There are many things which have happened in the past year at Iniva which are not visible to the naked eye. These are the things that make a difference to an organisation that’s undergoing a transformation. Some of those things are the ‘behind the scenes stuff’ that help the machine to crank into action everyday. The conversations with artists and curators. The conversations with trustees and the Iniva team. The conversations with partners and potential partners.
The thing that has got me determinedly out of bed every morning has been wanting to affirm the importance of artists, and the crucial role that Iniva plays in the development of their practices, now, in the past, and in the future. And part of that development is the way in which we can help create a critical context and achieve greater engagement with audiences. Thinking this through has been especially needed whilst Iniva undergoes a significant series of changes to the way we will programme and function.
This year has been one of trial and experimentation Melanie Keen
Even before I was appointed, I had to imagine myself running Iniva. My two-stage interview, which included representatives from Iniva’s board, Arts Council England and the Supporters of Iniva, gave me the opportunity to test out my vision for the organisation. I understood that the incipient Iniva could be not be disentangled from the Iniva established in 1994, and the idea of working as agency or ‘a gallery without walls’ was part of its DNA. The difference now, and the thing which makes us unique as a visual arts organisation, is the vastly expanded Stuart Hall Library, a significant resource that anchors us to a physical and intellectual space giving context to much of our work. Established when Iniva was formed 22 years ago, the library harnesses the space of ‘the international’ in ways that are more apposite for today’s nimbler, leaner incarnation of Iniva.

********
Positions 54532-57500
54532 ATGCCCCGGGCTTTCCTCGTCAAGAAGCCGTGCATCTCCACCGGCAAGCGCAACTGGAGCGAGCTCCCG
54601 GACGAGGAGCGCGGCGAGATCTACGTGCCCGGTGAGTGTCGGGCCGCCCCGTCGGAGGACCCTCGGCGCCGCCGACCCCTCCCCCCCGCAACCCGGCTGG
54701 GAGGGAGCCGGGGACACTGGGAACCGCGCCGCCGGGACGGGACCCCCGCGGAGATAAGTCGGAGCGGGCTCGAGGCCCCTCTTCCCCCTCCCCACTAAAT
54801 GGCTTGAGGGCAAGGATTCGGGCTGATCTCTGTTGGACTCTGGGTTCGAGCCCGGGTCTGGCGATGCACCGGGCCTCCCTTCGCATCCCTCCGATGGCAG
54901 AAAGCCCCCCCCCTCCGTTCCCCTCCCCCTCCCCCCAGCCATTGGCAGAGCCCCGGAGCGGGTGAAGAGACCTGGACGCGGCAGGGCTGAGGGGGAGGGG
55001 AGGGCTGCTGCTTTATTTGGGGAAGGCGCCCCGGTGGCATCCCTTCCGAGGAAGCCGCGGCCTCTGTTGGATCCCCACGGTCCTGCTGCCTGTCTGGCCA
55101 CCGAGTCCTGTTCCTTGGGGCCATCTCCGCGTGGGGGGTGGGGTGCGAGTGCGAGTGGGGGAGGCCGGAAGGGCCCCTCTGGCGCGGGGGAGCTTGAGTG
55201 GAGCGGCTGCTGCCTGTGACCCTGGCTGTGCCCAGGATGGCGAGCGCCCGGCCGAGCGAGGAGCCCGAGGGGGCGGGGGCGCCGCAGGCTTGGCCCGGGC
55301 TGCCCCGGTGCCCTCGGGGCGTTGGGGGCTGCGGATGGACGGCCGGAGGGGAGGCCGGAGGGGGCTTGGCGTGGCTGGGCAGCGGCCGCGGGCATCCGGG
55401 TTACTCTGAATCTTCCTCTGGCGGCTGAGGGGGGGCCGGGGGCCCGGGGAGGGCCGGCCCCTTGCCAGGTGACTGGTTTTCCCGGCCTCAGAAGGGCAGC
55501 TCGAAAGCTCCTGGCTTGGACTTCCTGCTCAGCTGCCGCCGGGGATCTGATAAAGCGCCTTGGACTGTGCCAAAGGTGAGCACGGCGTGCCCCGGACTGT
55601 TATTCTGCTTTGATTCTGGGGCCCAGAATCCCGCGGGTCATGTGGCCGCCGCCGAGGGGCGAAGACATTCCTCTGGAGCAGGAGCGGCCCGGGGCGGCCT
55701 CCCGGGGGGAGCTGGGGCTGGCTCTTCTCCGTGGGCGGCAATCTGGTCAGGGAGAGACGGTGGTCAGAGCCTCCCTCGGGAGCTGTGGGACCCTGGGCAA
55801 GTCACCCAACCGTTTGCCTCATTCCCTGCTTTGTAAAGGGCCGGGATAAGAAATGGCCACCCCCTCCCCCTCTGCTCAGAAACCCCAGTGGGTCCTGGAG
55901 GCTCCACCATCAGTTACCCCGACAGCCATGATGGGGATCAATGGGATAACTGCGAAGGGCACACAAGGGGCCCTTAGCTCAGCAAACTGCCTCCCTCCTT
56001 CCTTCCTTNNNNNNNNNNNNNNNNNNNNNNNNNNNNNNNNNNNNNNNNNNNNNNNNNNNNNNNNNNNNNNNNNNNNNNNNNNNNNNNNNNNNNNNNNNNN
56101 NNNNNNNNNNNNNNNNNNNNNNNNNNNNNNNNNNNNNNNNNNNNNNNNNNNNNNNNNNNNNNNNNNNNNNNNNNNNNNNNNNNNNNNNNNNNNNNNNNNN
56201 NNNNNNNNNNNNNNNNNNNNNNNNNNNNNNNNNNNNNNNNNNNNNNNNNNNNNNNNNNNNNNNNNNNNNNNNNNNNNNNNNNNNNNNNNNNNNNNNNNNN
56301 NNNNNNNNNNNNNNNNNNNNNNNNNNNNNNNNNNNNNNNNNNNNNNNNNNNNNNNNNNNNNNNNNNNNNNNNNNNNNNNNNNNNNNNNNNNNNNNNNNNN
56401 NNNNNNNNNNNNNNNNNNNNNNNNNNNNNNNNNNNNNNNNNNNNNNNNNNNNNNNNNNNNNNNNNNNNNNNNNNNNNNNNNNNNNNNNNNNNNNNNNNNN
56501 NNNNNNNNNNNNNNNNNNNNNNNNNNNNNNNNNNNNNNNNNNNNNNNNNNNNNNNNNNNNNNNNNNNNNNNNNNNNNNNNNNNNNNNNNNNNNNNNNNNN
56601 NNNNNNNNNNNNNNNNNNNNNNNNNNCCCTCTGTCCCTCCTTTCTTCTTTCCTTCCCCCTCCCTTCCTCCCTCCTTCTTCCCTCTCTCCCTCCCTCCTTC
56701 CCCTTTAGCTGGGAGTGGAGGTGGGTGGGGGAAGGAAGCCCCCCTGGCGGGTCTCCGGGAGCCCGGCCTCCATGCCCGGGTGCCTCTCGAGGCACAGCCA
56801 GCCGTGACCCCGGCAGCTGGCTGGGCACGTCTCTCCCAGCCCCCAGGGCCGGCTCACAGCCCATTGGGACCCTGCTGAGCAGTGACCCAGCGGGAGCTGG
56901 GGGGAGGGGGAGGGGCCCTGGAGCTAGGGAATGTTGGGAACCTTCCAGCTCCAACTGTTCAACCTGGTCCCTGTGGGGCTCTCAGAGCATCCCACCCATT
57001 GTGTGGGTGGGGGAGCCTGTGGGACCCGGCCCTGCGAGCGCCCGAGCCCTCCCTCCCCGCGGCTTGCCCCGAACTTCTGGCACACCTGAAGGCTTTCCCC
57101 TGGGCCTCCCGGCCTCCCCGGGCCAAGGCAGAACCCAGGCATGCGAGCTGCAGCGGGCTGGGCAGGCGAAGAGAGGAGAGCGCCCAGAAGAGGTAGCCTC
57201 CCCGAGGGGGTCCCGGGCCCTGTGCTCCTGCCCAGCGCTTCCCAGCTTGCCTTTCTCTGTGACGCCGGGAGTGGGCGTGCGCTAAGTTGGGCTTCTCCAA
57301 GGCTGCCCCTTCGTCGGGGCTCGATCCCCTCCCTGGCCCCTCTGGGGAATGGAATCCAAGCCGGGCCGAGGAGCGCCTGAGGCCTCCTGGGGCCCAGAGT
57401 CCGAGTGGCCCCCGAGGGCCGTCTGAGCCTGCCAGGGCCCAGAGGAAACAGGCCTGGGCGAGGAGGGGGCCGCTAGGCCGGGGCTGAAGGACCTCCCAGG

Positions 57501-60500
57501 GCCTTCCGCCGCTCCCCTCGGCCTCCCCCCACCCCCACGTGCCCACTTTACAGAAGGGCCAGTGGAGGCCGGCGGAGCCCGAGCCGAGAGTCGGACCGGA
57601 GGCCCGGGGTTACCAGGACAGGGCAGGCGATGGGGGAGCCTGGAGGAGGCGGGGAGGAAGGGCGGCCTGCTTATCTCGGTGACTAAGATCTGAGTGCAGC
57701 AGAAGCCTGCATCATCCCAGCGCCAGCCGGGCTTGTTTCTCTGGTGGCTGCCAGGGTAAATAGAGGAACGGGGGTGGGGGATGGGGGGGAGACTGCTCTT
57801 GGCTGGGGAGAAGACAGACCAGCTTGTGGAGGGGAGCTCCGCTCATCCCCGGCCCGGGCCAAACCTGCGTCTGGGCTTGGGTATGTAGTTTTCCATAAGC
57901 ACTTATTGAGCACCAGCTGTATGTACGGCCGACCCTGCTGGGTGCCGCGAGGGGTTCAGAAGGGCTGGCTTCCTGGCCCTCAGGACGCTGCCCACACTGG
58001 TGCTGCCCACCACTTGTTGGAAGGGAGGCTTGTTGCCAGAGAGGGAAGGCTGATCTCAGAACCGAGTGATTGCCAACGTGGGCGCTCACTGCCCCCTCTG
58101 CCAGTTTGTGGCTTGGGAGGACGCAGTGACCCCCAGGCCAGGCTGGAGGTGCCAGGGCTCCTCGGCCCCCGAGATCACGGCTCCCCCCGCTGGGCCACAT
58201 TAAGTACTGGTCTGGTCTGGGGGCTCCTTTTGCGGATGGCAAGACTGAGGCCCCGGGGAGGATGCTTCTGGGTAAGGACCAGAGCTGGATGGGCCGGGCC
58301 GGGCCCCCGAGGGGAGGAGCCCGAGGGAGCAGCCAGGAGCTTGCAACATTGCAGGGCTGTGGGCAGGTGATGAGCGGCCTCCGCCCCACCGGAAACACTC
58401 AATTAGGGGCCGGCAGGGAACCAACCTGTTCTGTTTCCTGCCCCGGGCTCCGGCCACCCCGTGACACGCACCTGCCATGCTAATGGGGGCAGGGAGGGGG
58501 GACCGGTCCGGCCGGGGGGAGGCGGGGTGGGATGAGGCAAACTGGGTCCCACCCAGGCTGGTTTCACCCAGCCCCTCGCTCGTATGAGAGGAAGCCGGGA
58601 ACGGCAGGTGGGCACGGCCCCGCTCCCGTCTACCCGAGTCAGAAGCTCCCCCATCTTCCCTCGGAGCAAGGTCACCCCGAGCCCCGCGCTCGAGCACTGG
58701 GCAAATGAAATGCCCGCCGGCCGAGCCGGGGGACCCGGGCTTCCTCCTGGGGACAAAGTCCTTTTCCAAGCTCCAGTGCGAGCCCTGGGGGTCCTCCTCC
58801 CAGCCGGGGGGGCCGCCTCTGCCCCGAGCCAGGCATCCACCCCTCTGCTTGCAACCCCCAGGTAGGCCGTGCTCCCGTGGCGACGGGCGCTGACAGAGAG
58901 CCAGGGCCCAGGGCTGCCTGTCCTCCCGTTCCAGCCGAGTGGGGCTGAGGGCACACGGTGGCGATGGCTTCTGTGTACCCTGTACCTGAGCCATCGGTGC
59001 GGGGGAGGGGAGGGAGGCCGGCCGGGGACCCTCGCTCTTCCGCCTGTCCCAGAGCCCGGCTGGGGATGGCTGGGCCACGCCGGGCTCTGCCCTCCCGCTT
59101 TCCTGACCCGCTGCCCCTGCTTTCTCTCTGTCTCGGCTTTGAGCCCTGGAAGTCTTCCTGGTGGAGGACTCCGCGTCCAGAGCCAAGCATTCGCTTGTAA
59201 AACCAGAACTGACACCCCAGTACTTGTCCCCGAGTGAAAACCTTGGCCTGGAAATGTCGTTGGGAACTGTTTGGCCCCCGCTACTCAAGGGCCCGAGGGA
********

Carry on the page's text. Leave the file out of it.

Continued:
In October 2015, we secured funding from Arts Council Collection which ensured that Keith Piper’s new work would be commissioned and become part of a national collection to commemorate its 70th anniversary. Our partnership with the Bluecoat in Liverpool heralds the beginning of a major touring exhibition for Keith and points to our recognition of the differing types of support artists need at different stages in their career. Keith’s importance as a pioneer of digital technologies in Britain, and as a key British artist who has influenced a generation of younger artists, cannot be understated.
Towards the end of the year, we awarded bursaries to a group of early career artists, curators and scholars to attend a conference, Artist and Empire at Tate Britain. The recipients made insightful and provocative contributions to the conversations that took place at the conference. This was followed up with a roundtable in the Stuart Hall Library to debate ideas around exhibition histories and imperialism, amongst others.
In January 2016, we realised our first artist in school residency that specifically used our Emotional Learning Cards with partners A Space and Oppossum Federation. An artist working alongside an art therapist in a classroom setting makes this residency distinct. Drawing connections between artists’ practice, visual literacy and wellbeing continues to be an important part of our work with children and young people